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Extractable Nuclear Antigen Antibodies Panel Blood Test

Last updated April 3, 2019

Approved by: Krish Tangella MD, MBA, FCAP

The Extractable Nuclear Antigen Antibodies Panel Blood Test is a group of blood tests to detect the presence of various autoantibodies. It is used to differentiate and diagnose autoimmune diseases.


What are the other Names for this Test? (Equivalent Terms)

  • Anti-U(1)RNP
  • ENA Panel Blood Test
  • Scleroderma Antibodies Blood Test 

What is Extractable Nuclear Antigen Antibodies Panel Blood Test? (Background Information)

  • Extractable nuclear antigen (ENA) antibodies are a group of autoantibodies that target proteins in a cell’s nucleus. They cause a variety of autoimmune diseases, such as Sjögren’s syndrome and systemic lupus erythematosus (SLE). There are different types of ENAs
  • Antibodies, or soluble immunoglobulins, are bodily defense proteins that protect against foreign invaders, such as bacteria, viruses, and other microorganisms. An antibody’s target is called an antigen
  • Problems involving antibodies or antibody regulation may create a situation, where antibodies mistakenly target bodily tissues. These antibodies are called autoantibodies and autoantibodies cause autoimmune diseases
  • ENA antibodies specifically target antigens inside a cell’s DNA-containing center, the nucleus. These antigens can be extracted using a saltwater solution, so they are called extractable nuclear antigens (ENAs)
  • ENAs include ribonucleoprotein (RNP), Smith (Sm), SS-A/Ro, and SS-B/La. ENAs and the antibodies that target them can be found in individuals with autoimmune diseases
  • The Extractable Nuclear Antigen Antibodies Panel Blood Test is a group of blood tests to detect the presence of various autoantibodies. It is used to differentiate and diagnose autoimmune diseases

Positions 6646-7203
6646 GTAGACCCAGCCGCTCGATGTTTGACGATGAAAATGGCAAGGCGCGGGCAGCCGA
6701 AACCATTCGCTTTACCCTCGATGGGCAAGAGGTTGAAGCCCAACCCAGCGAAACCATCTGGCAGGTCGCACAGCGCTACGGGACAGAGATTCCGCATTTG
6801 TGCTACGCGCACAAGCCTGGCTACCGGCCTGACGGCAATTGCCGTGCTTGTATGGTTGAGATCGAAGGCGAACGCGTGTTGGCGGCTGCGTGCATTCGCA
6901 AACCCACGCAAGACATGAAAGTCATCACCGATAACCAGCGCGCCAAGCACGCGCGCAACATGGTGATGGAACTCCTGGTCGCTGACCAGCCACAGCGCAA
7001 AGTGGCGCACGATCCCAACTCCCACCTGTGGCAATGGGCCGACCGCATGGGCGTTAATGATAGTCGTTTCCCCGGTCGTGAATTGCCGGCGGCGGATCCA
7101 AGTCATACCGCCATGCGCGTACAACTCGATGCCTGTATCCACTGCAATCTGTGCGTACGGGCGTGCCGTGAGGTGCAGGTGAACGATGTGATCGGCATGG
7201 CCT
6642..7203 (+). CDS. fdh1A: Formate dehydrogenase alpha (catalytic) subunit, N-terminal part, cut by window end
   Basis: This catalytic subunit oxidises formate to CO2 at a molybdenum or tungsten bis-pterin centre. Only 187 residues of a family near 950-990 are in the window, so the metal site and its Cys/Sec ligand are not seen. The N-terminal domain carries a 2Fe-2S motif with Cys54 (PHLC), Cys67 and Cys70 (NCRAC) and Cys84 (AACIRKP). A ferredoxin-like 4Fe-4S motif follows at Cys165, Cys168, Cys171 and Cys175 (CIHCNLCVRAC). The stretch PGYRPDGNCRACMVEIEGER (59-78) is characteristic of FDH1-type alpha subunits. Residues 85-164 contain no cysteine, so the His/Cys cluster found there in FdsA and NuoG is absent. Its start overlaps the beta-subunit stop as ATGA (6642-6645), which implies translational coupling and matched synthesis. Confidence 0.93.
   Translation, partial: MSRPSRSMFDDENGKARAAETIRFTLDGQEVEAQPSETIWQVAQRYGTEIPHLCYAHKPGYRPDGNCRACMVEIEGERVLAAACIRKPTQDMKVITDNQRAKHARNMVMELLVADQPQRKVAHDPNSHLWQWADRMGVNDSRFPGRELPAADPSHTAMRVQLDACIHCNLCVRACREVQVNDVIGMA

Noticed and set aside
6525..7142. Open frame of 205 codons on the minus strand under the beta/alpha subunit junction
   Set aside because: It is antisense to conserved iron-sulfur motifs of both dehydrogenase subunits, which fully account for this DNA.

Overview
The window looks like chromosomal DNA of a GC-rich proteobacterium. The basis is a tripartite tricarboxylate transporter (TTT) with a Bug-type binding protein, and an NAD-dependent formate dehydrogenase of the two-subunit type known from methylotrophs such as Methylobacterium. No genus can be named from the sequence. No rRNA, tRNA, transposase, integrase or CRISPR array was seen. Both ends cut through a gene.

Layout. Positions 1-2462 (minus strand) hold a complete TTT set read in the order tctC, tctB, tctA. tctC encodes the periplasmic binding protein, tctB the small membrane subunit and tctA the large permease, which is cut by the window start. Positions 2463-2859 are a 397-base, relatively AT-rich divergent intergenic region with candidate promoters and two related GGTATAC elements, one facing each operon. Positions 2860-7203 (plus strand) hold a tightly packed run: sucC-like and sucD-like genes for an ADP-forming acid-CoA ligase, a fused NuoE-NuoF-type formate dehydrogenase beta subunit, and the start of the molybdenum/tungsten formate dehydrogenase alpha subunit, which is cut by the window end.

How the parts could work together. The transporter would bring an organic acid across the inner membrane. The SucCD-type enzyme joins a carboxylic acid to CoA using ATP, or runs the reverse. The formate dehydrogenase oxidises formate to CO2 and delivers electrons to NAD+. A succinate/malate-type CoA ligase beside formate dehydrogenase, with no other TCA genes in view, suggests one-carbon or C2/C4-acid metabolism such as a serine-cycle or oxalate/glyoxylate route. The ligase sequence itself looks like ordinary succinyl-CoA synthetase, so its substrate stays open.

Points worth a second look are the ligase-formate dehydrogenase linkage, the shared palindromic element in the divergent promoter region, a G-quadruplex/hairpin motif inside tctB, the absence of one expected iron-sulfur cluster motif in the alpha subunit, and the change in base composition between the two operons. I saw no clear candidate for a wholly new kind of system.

What are the Clinical Indications for performing the Extractable Nuclear Antigen Antibodies Panel Blood Test?

Following are the clinical indicators for performing the Extractable Nuclear Antigen (ENA) Panel Test:

  • Dryness throughout the body, including the mouth and eyes
  • Increased dental decay
  • Skin rash
  • Altered mental status
  • Fever
  • Chronic fatigue, joint and muscle pain
  • Sensitivity to light
  • Occasional paleness, pain, and discoloration of the fingers or toes (Reynaud phenomenon) 

How is the Specimen Collected for Extractable Nuclear Antigen Antibodies Panel Blood Test?

Following is the specimen collection process for Extractable Nuclear Antigen Antibodies Panel Blood Test:

Sample required: Blood

Process: Insertion of a needle into an arm vein.

Preparation required: No special preparation is needed prior to the test. 

What is the Significance of the Extractable Nuclear Antigen Antibodies Panel Blood Test Result?

The significance of Extractable Nuclear Antigen Antibodies Panel Blood Test is explained:

  • Positive anti-RNP may indicate:
    • Mixed connective tissue disorder (MCTD)
    • Systemic lupus erythematosus (SLE)
    • Scleroderma
  • Positive anti-SS-A/Ro may indicate:
    • Sjögren’s syndrome
    • Systemic lupus erythematosus
    • Scleroderma
    • Nephritis
    • Antiphospholipid syndrome
    • Neonatal congenital heart block
  • Positive anti-SS-B/La may indicate:
    • Sjögren’s syndrome
    • Systemic lupus erythematosus
    • Scleroderma
  • Positive Scl-70 may indicate:
    • Scleroderma
  • Positive anti-Jo-1 may indicate:
    • Polymyositis
    • Pulmonary fibrosis
  • Positive anti-Sm may indicate systemic lupus erythematosus (SLE) 

Findings of the ENA Antibodies Panel Blood Test do not correlate exactly with the given autoimmune disease. However, if the appropriate symptoms exist, the chance is high that the suspected autoimmune disease is the cause 

The laboratory test results are NOT to be interpreted as results of a "stand-alone" test. The test results have to be interpreted after correlating with suitable clinical findings and additional supplemental tests/information. Your healthcare providers will explain the meaning of your tests results, based on the overall clinical scenario. 

Additional and Relevant Useful Information:

Certain medications that you may be currently taking may influence the outcome of the test. Hence, it is important to inform your healthcare provider, the complete list of medications (including any herbal supplements) you are currently taking. This will help the healthcare provider interpret your test results more accurately and avoid unnecessary chances of a misdiagnosis.

References and Information Sources used for the Article:


Reviewed and Approved by a member of the DoveMed Editorial Board
First uploaded: Aug. 10, 2014
Last updated: April 3, 2019